The Apostle Peter exhorts his fellow elders to “shepherd the flock of God that is among you, exercising oversight . . . not domineering over those in your charge, but being examples to the flock” (1 Pet. 5:1, 3).
Sam Storms has an important post on what this can look like in the church:
A man can “domineer” or “lord it over” his flock by intimidating them into doing what he wants done by holding over their heads the prospect of loss of stature and position in the church.
A pastor domineers whenever he threatens them with stern warnings of the discipline and judgment of God, even though there is no biblical basis for doing so.
A pastor domineers whenever he threatens them with public exposure of their sin should they not conform to his will and knuckle under to his plans.
A pastor domineers whenever he uses the sheer force of his personality to overwhelm others and coerce their submission.
A pastor domineers whenever he uses slick verbiage or eloquence to humiliate people into feeling ignorant or less competent than they really are.
A pastor domineers whenever he presents himself as super-spiritual (his views came about only as the result of extensive prayer and fasting and seeking God. How could anyone then possibly disagree with him?).
A pastor domineers whenever he exploits the natural tendency people have to elevate their spiritual leaders above the average Christian. That is to say, many Christians mistakenly think that a pastor is closer to God and more in tune with the divine will. The pastor often takes advantage of this false belief to expand his power and influence.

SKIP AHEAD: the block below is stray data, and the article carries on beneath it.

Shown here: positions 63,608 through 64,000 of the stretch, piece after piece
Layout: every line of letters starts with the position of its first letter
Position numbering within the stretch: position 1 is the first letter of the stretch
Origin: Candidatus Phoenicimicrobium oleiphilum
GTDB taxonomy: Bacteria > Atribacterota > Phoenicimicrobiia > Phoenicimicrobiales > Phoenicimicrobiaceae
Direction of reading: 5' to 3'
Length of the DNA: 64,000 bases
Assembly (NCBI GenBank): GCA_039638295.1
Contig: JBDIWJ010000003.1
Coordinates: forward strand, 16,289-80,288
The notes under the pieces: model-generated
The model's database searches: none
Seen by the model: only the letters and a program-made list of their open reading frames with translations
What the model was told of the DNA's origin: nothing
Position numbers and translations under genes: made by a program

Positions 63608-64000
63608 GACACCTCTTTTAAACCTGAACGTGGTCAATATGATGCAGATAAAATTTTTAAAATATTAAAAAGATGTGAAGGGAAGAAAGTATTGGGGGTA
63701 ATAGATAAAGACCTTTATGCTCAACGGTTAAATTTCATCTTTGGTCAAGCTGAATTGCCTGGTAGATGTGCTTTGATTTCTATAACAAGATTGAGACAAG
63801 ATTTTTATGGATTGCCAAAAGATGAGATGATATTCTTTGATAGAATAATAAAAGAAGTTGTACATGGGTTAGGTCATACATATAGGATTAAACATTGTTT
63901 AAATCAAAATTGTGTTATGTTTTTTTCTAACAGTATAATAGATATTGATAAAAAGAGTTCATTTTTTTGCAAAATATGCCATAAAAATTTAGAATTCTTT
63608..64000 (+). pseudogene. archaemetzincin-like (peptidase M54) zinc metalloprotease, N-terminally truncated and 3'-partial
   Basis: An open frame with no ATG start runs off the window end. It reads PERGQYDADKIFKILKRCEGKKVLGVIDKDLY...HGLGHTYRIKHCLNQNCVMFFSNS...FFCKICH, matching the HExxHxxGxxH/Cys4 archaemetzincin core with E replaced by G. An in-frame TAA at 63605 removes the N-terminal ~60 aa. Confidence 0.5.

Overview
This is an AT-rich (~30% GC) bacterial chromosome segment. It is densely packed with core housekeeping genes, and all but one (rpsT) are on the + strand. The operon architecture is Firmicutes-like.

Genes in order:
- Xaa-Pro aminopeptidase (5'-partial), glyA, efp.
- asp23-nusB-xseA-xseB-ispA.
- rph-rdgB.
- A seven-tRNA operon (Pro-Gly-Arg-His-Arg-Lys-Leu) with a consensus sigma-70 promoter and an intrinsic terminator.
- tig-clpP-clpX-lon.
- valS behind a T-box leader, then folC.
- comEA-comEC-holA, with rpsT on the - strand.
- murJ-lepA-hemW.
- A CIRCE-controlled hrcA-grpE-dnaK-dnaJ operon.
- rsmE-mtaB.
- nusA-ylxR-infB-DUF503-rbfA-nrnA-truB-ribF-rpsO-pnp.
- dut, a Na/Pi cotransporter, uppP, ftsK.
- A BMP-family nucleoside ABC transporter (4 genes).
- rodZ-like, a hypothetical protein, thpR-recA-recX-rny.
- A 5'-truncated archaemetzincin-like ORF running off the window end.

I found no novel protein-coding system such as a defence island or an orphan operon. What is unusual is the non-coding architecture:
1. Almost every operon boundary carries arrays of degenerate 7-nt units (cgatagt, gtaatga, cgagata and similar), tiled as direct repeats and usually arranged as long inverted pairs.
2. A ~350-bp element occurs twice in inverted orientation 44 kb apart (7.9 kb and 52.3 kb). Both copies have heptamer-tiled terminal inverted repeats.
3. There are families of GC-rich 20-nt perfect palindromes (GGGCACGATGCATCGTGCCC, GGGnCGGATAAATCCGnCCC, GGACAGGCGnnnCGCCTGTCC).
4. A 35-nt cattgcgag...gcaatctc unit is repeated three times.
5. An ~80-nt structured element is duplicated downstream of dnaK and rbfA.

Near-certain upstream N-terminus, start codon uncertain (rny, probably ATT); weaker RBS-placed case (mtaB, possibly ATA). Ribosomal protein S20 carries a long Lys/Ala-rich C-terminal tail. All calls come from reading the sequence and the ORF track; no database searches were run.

A pastor domineers whenever he gains a following and support against all dissenters by guaranteeing those who stand with him that they will gain from it, either by being brought into his inner circle or by some form of promotion.
A pastor domineers by widening the alleged gap between “clergy” and “laity.” In other words, he reinforces in them the false belief that he has a degree of access to God which they don’t.
Related to the former is the way some pastors will make it appear that they hold sway or power over the extent to which average lay people can experience God’s grace. He presents himself in subtle (not overt) ways as the mediator between the grace of God and the average believer. In this way he can secure their loyalty for his agenda.
He domineers by building into people a greater loyalty to himself than to God. Or he makes it appear that not to support him is to work at cross purposes with God.
He domineers by teaching that he has a gift that enables him to understand Scripture in a way they cannot. They are led to believe they cannot trust their own interpretive conclusions and must yield at all times to his.
He domineers by short circuiting due process, by shutting down dialogue and discussion prematurely, by not giving all concerned an opportunity to voice their opinion.
He domineers by establishing an inviolable barrier between himself and the sheep. He either surrounds himself with staff who insulate him from contact with the people or withdraws from the daily affairs of the church in such a way that he is unavailable and unreachable.
Related to the above is the practice of some in creating a governmental structure in which the senior pastor is accountable to no one, or if he is accountable it is only to a small group of very close friends and fellow elders who stand to profit personally from his tenure as pastor.
Keep reading the whole thing here.